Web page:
July 2018: District Council of Coober Pedy, Department of State Development and Minister for Mineral Resources and Energy — Coober Pedy Power Purchase Agreement
Media Release
The Ombudsman received two referrals from the Independent Commissioner Against Corruption concerning alleged maladministration in public administration by the District Council of Coober Pedy, the Department of State Development and the former Minister for Mineral Resources and Energy, the Hon Tom Koutsantonis MP.

The Ombudsman’s investigation concerned the decision of the District Council of Coober Pedy to enter into a $198 million Power Purchase Agreement with a private supplier, Energy Generation Pty Ltd, in the absence of a competitive tender process, as well as certain actions of the Department of State Development and the former Minister for Mineral Resources and Energy that had the effect of subsidising the council in respect of its obligations under the agreement.

As a result of the investigation, the Ombudsman formed the view that the District Council of Coober Pedy committed maladministration in public administration through its negotiation and execution of the Power Purchase Agreement. The Ombudsman invited the Minister for Transport, Infrastructure and Local Government to consider taking action under the Local Government Act 1999 in respect of the council. The Ombudsman also formed the view that the Department of State Development and Mr Koutsantonis did not commit maladministration in public administration through their involvement in the project. However, the Ombudsman determined that the department erred in omitting to brief the former Minister in respect of certain matters. The Ombudsman recommended that the newly-created Department for Energy and Mining revise its briefing template to address this error.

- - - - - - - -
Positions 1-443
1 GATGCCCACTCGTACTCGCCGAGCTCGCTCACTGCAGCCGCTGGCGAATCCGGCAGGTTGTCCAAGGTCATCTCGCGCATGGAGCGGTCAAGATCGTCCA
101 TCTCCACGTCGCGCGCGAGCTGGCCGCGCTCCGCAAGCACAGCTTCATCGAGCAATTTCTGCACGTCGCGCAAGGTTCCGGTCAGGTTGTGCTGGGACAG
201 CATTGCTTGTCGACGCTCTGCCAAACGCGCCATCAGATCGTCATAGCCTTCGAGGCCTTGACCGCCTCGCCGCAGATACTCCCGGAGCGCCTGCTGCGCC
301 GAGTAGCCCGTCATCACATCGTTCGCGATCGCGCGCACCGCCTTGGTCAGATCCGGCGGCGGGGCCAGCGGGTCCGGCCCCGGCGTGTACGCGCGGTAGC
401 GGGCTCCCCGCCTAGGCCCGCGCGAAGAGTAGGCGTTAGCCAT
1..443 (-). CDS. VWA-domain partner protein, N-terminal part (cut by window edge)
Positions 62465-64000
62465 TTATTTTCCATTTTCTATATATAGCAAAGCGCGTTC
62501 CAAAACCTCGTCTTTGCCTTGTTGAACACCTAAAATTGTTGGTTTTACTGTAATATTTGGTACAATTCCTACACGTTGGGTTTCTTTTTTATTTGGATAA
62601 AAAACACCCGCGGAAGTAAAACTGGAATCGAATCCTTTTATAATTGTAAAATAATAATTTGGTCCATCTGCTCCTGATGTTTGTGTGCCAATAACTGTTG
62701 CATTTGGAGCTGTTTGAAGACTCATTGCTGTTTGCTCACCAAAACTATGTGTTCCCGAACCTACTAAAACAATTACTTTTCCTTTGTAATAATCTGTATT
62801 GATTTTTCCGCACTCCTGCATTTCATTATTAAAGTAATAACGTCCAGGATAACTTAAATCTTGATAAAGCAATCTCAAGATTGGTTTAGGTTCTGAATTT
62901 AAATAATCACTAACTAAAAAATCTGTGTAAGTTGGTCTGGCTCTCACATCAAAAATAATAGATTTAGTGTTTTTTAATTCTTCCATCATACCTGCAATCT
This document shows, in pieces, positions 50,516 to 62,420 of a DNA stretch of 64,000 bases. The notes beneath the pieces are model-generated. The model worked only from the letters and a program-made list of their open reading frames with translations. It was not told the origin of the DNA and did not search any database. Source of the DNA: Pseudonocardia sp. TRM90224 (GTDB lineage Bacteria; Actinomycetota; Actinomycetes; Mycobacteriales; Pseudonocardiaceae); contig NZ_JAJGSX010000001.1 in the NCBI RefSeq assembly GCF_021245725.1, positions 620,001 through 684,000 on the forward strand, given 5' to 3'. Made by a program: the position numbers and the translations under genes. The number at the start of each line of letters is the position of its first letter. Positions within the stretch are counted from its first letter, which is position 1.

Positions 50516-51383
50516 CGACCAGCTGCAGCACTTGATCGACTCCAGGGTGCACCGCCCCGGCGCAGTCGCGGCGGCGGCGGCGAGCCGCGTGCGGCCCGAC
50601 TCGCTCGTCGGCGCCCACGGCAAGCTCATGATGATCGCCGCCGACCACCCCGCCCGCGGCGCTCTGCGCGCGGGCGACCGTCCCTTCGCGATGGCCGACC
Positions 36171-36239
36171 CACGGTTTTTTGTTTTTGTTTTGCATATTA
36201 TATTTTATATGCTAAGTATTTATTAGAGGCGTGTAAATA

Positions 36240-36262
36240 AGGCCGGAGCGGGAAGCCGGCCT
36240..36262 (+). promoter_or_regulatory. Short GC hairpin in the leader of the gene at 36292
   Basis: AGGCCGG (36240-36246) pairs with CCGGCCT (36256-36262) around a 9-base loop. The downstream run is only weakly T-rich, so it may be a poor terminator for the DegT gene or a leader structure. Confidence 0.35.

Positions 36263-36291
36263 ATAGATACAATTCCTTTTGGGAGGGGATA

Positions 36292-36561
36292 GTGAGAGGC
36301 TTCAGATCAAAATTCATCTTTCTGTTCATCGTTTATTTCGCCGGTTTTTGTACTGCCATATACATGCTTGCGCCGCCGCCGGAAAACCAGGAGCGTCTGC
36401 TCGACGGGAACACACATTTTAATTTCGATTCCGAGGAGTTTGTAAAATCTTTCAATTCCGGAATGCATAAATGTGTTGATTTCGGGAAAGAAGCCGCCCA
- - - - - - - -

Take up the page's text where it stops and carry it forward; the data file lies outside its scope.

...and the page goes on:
Addendum: Addendum to the Ombudsman’s final report relating to an investigation into the District Council of Coober Pedy, the Department of State Development and the former Minister for Mineral Resources and Energy – July 2018

July 2018:  Department of Planning, Transport and Infrastructure
The applicant requested documents relating to the evaluation of a proposal his company, Ebor Computing Pty Ltd, submitted in August 2017 in response to a tender that was advertised by the Department of Planning, Transport and Infrastructure (the department).  The department determined there were three documents within the scope of the applicant’s request, and refused access to two documents relating to the evaluation process.  The documents contained information relating to the evaluation of all proposals that were submitted in response to the tender.